In-Memory Computing Architecture for Deep Learning Acceleration
The ever-increasing demands of deep learning applications, especially the more powerful but intensive unsupervised deep learning models, overwhelm computation capability, communication capability, and storage capability of the modern general-purpose CPUs and GPUs. To accommodate the memory and computing requirement, multi-core systems that make intensive use of accelerators become the future of computing. Such novel computing systems incurs new challenges including architectural support for model training in the accelerators, large cache demands for multi-core processors, system performance, energy, and efficiency. In this thesis, I present my research works that address these challenges by leveraging emerging memory and logic devices, as well as advanced integration technologies. In the first work, I present the first training accelerator architecture, ReGAN, for unsupervised deep learning. ReGAN follows the process-in-memory strategy by leveraging energy efficiency of resistive memory arrays for in-situ deep learning execution. I proposed an efficient pipelined training procedure to reduce on-chip memory access. In the second work, I present ZARA to address the resource underutilization due to a new operator, namely, transposed convolution, used in unsupervised learning models. ZARA improves the system efficiency by a novel computation deformation technique. In the third work, I present MARVEL that targets to improve power efficiency in previous resistive accelerators. MARVEL leverage the monolithic 3D integration technology by stacking multi-layer of low-power analog/digital conversion circuits implemented with carbon nanotube field-effect transistors. The area-consuming eDRAM buffers are replaced by dense cross-point Spin Transfer Torque Magnetic RAM. I explored the design space and demonstrated that MARVEL can provide further improved power efficiency with increased number of integration layers. In the last piece of work, I propose the first holistic solution for employing skyrmions racetrack memory as last-level caches for future high-capacity cache design. I first present a cache architecture and a physical-to-logic mapping scheme based on comprehensive analysis on working mechanism of skyrmions racetrack memory. Then I model the impact of process variations and propose a process variation aware data management technique to minimize the performance degradation incurred by process variations.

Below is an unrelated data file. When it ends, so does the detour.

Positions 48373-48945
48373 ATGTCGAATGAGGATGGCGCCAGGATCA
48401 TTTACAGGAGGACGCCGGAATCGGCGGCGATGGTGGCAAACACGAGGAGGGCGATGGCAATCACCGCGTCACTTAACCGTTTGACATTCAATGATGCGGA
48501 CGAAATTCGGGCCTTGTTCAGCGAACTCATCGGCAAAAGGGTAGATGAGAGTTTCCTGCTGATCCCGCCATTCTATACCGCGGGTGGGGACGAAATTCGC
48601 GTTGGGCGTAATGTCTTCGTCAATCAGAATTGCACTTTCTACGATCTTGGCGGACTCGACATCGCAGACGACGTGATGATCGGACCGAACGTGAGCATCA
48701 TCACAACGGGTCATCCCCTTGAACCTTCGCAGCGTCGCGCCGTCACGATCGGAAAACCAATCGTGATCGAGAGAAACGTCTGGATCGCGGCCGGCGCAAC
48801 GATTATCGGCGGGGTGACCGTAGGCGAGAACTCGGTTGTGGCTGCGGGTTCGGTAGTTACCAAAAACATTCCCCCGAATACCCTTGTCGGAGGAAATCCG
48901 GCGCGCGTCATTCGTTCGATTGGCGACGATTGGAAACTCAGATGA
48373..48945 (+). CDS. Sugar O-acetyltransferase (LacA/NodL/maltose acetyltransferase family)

This work is licensed under a Creative Commons Attribution-Noncommercial-No Derivative Works 3.0 United States License.
Rights for Collection: Duke Dissertations
Works are deposited here by their authors, and represent their research and opinions, not that of Duke University. Some materials and descriptions may include offensive content. More info